High-Entropy Alloys (HEAs) are an emergent class of crystalline materials have exhibited unique mechanical properties and high-temperature functionality. Their unusual composition, having multiple principal elements in contrast to common alloys that use one principal element, results in a variety of useful, and in many cases unexpected characteristics. This project, in partnership with experimentalists at the Idaho National Laboratory and machine learning scientists at the University of Utah, explores these characteristics and composition-property relationships in HEAs. Utilizing Molecular Dynamics (MD) simulations, three HEAs, namely FeNiCr, FeNiCrCo, and FeNiCrCoCu, are studied in detail. The radial distribution function (RDF) and tensile strength (TS) are calculated for each alloy, and their values compared as a function of temperature, chemical content, and slip orientation. We used RDF analysis as a basis to examine the stability of HEAs; Fe- and Ni-dominant alloys consistently show five narrow RDF peaks, indicating a strong fit to the desired FCC lattice. We used this strategy to ensure the accuracy of further calculations as well as to demonstrate that MD offers a cost-effective tool for the qualitative analysis of materials. Additionally, we show that RDF analysis can be used as a basic predictive model for more complicated mechanical properties of a crystal, an important asset in material design and machine learning. Finally, we tested these predictions via study of stress-strain curves to evaluate TS of various alloys. We observe that Fe- and Ni-dominant alloys are strongest with peak values ranging from 23 to 26 GPa, while Co- and Cu-dominant alloys are weakest with peak values of 17 and 13 GPa respectively. We uncover fundamental relationships between TS and chemical composition in HEAs – especially the identity of the dominant element – as well as temperature and slip orientation, all of which are critical variables to consider in material design and functionality. Overall, the results in this work offer basic guidelines to design stable high temperature alloys and further highlight the importance of understanding composition-property relationships in HEAs. This work also underlines the power of MD, as it serves as a first step in establishing a high-throughput computational framework to study diverse alloys, with the ultimate goal of understanding the behavior of HEAs in its entirety.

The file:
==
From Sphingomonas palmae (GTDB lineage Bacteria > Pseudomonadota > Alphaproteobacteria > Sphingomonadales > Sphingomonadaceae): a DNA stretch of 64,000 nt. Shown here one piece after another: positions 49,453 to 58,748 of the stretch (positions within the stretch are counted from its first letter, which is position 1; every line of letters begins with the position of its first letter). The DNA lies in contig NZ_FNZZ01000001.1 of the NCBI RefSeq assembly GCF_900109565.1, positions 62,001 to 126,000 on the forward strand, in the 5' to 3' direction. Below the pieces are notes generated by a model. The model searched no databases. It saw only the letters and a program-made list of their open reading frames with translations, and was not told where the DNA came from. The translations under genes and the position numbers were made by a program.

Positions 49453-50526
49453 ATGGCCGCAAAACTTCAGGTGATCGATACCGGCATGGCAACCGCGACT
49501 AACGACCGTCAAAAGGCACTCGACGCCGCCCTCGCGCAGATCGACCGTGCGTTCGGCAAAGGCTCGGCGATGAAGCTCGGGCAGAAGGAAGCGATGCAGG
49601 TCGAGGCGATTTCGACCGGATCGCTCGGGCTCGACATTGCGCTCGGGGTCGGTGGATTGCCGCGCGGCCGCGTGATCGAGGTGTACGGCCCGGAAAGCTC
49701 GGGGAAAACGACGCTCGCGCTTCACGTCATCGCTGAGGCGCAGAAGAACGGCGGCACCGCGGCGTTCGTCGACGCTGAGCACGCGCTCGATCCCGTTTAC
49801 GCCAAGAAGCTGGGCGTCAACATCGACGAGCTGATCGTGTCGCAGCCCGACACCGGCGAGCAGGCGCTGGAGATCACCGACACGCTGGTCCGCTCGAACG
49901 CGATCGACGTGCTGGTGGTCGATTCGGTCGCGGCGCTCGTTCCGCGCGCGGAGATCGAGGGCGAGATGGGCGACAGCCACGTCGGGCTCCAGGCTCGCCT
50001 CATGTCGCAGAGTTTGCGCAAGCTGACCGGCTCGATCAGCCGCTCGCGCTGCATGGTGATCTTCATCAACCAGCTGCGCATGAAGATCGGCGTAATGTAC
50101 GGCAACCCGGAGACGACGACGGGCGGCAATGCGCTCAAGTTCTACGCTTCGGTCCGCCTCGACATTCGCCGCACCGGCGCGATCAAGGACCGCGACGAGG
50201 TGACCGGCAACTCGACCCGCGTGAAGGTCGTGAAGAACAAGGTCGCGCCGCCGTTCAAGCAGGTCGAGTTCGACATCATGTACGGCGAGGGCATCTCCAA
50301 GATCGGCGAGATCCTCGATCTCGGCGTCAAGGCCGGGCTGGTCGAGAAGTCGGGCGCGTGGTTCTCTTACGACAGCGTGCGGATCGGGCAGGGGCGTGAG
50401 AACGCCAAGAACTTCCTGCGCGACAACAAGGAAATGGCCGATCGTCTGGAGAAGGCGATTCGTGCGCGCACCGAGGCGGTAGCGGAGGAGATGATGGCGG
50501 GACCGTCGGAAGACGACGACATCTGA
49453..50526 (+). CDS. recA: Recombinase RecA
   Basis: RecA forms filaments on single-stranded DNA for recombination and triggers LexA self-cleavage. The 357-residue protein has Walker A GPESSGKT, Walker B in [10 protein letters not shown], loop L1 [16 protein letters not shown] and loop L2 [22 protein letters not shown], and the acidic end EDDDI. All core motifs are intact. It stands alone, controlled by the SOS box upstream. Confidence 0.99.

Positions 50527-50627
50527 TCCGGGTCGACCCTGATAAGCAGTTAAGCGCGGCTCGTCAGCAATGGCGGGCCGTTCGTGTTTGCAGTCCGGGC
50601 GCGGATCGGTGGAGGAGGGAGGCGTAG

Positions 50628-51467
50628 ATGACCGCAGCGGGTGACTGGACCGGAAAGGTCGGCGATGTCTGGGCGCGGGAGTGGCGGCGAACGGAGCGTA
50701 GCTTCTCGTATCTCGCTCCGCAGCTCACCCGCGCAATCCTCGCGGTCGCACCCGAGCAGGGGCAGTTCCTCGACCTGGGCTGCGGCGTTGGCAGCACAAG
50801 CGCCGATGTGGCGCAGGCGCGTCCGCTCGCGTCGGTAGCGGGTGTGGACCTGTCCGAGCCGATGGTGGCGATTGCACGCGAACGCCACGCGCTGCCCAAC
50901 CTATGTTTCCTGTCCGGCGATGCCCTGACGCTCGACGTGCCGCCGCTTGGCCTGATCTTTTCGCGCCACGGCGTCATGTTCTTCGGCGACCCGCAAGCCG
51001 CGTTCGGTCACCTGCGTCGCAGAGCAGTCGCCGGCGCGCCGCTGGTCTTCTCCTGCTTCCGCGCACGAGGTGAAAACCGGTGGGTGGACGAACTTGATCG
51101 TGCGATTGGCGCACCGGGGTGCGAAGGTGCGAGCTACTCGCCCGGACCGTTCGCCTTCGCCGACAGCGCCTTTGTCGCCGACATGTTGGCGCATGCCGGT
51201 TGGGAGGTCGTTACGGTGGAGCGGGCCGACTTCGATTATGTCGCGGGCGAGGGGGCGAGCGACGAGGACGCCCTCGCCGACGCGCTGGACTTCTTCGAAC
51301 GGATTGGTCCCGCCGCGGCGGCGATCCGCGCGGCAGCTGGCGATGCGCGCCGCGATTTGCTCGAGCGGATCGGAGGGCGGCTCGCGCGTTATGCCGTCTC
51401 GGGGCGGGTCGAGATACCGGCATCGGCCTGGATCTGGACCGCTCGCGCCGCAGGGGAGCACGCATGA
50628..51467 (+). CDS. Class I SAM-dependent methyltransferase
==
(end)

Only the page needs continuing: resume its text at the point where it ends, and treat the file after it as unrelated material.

Library of Congress Subject Headings

Metallic composites--Mechanical properties; Alloys--Mechanical properties; Molecular dynamics--Computer simulation

Publication Date


Document Type


Student Type


Degree Name

Materials Science and Engineering (MS)

Department, Program, or Center

School of Chemistry and Materials Science (COS)


Pratik Dholabhai

Advisor/Committee Member

Moumita Das

Advisor/Committee Member

Christina Goudreau-Collison


RIT – Main Campus

Plan Codes